Although there were no significant associations between ROCK2 gene polymorphisms [rs2290156, rs965665, rs10178332, rs2230774 (Thr431Asn), rs2230774 (Thr431Ser), rs6755196, and rs726843] and mantle cell lymphoma cases, ROCK1 protein and gene expressions were markedly increased in lymph node tissues of the patients [15]. Demonstration of no significant associations between ROCK2 gene polymorphisms and mantle cell lymphoma cases may be due to the differences in pathogenesis between different types of cancer as well as the small number of cases in this study [15].

ROCK1 gene rs35996865 polymorphism was significantly associated with the increasing risk of clear cell renal cell carcinoma in a Chinese population [16]. However, no significant associations were found with ROCK1 gene rs8089974 and rs11874761 polymorphisms. Results of this study indicate that the risk of clear cell renal cell carcinoma is increased in participants with G allele of rs35996865.

2.2. Cardiovascular diseases

Seasholtz et al. [17] reported that rs2230774 (Thr431Asn) polymorphism at ROCK2 gene predicts increased blood pressure, systemic vascular resistance, and resistance in response to the endogenous renin‐angiotensin system in twins. The Asn/Asn genotype was associated with a greater resting systolic, diastolic, and mean blood pressures. Systemic vascular resistance was found to be higher in Asn/Asn individuals, and aldosterone secretion was lowest in Asn/Asn homozygotes [17]. Rankinen et al. [18] showed that a major haplotype block at the ROCK2 locus (containing the minor alleles of rs965665, rs10178332, rs6755196, and rs10929732) is recessively associated with a lower risk of hypertension. However, it has been shown that ROCK2 Thr431Asn polymorphism does not exhibit any significant allele or genotype association with hypertension in a Chinese Han population [19]. Consistently, another Chinese population study did not detect the association between ROCK2 gene polymorphisms and hypertension [20]. Liu et al. [20] tested the association between coronary artery disease and ROCK2 gene rs978906, rs2230774 (Thr431Asn), rs56304104 polymorphisms, but no significant association was detected in a Chinese population. This study also does not support a major role for these three ROCK2 polymorphisms in determining blood pressure levels. Thus, results of this analysis do not support common variants in the coding region of ROCK2 to have a major effect to coronary artery disease susceptibility.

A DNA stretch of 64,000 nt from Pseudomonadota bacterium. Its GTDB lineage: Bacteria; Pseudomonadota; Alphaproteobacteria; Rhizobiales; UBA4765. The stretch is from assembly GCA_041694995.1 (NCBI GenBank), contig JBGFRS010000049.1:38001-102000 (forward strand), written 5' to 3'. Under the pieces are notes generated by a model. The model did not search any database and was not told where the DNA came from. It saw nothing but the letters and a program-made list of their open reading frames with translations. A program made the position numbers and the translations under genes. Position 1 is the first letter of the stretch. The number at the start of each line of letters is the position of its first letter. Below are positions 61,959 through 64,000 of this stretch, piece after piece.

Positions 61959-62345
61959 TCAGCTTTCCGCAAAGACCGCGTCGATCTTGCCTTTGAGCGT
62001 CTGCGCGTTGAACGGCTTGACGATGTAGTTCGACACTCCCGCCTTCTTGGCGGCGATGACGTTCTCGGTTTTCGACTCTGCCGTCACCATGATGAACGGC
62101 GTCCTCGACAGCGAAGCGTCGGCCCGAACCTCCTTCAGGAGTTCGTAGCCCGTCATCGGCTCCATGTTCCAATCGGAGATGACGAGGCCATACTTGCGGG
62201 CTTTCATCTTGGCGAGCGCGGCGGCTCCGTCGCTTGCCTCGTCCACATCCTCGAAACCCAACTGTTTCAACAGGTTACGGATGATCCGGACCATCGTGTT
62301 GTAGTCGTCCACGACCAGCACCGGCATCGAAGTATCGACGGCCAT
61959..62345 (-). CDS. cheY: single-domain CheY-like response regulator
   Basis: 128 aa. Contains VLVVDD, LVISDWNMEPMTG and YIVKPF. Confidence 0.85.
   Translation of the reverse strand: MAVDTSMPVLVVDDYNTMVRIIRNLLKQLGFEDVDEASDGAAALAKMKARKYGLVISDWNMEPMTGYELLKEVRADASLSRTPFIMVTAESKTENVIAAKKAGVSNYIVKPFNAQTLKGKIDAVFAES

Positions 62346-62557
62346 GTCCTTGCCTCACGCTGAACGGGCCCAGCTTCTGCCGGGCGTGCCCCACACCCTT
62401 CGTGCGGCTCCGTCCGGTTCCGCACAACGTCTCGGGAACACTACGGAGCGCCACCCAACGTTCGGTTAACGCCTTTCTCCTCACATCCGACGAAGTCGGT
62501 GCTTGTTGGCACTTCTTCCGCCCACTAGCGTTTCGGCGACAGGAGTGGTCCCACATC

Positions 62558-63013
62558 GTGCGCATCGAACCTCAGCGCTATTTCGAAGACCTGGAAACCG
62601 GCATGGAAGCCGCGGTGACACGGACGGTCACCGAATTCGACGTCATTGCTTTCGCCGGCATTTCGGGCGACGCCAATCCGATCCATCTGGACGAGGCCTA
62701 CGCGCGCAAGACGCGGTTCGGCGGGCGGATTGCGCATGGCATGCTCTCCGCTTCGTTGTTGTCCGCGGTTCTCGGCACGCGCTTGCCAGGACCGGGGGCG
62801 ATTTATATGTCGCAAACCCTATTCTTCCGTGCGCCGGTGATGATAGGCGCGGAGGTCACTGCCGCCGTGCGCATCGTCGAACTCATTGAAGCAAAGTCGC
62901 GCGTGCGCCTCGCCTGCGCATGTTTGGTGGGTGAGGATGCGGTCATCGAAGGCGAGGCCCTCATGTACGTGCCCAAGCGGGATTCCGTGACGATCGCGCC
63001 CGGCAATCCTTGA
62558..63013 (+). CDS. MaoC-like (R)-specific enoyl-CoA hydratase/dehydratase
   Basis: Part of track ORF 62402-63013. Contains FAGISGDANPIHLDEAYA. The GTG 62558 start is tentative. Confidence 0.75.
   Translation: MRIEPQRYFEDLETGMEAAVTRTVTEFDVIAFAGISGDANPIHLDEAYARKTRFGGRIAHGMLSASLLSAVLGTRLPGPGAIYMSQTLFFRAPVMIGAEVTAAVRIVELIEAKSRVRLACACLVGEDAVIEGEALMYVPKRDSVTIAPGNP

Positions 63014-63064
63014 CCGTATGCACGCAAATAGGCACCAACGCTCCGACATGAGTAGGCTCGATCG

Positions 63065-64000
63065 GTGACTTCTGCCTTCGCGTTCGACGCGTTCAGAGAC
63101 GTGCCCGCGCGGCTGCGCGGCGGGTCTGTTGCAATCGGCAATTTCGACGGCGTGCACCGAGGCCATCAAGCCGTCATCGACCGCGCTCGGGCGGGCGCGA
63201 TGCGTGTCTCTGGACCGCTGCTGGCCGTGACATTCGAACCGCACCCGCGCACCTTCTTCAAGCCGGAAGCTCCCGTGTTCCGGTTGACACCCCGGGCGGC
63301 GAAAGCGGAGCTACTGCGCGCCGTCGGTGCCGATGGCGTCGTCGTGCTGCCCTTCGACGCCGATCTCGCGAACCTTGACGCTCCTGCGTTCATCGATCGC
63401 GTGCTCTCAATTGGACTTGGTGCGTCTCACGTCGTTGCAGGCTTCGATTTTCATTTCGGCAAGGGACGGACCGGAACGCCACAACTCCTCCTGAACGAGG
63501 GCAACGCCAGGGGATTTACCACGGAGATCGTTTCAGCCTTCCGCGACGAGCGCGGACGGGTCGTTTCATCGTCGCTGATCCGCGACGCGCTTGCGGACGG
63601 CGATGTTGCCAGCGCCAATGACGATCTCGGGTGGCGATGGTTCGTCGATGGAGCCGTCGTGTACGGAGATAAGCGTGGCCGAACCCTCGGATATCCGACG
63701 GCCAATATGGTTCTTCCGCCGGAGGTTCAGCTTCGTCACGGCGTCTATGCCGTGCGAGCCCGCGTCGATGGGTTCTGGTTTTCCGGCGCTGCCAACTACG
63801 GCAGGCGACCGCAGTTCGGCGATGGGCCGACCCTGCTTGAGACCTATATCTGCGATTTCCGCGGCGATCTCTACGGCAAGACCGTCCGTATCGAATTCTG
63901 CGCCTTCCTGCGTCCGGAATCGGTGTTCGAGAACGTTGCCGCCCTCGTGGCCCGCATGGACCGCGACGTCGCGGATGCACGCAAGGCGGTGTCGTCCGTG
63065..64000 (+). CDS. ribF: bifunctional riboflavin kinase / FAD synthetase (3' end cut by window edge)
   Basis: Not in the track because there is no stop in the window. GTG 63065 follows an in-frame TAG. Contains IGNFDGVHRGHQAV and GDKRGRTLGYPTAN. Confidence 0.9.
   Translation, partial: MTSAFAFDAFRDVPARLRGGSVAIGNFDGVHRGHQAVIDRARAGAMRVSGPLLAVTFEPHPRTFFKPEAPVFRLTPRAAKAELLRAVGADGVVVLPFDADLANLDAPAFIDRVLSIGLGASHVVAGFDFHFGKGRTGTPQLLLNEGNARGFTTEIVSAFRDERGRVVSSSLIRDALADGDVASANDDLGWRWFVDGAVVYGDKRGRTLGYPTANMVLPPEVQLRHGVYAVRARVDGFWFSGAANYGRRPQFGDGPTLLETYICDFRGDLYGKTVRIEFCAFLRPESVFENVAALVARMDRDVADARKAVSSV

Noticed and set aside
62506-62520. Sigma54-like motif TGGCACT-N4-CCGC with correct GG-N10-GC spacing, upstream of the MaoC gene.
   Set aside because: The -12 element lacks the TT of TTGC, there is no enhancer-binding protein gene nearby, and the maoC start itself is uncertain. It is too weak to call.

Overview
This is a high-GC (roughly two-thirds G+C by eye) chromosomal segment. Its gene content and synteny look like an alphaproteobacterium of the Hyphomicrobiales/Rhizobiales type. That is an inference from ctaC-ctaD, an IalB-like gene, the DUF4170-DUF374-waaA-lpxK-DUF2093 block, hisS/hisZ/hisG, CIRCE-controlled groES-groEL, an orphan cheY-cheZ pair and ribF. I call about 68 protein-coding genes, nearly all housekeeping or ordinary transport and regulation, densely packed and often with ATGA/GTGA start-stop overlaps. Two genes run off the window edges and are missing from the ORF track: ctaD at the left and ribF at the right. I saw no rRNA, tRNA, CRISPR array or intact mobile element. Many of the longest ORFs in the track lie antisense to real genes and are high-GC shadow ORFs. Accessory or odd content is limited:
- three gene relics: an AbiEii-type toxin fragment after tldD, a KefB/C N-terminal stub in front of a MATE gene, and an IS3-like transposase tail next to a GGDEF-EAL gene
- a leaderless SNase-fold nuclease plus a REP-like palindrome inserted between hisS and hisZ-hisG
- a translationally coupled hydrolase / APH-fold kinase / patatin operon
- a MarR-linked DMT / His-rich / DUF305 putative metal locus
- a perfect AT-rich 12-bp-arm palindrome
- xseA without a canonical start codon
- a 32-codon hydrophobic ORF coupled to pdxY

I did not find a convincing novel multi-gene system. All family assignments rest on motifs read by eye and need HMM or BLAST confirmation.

Significant associations were observed for GG genotype of rs978906, AA genotype of rs6753921, GG genotype of rs10495582, and AA genotype of rs2230774 (Thr431Asn) polymorphisms with high‐altitude essential hypertension in Indian high‐altitude native Ladakhi population [21]. Haplotype GAGA composed of variant alleles was found to be in higher proportion in cases [21]. Other six polymorphisms (rs2290156, rs10167277, rs10929727, rs6716817, rs4477886, and rs10929728) were also studied, but no marked changes were noted in this study [21]. Associations of ROCK2 gene polymorphisms with elevated systolic blood pressure levels suggest the involvement of these four polymorphisms in high‐altitude essential hypertension.

Peterson et al. [22] evaluated allelic variants [rs12622447, rs10929728, rs1868584, rs6716817, rs2230774 (Thr431Asn), rs5829297, rs4027164, and rs17366517] or haplotypic associations of ROCK2 in women with preeclempsia in a Finnish population and did not detect any significant association, implying that ROCK2 gene could not be a functional target for the regulation of preeclempsia. It is concluded that common genetic variations in ROCK2 are unlikely to make a major contribution to the risk of preeclampsia in the Finnish population. However, ROCK2 gene intronic rs1868584 variant is reported to be associated with cardiovascular disease and hypertension [23].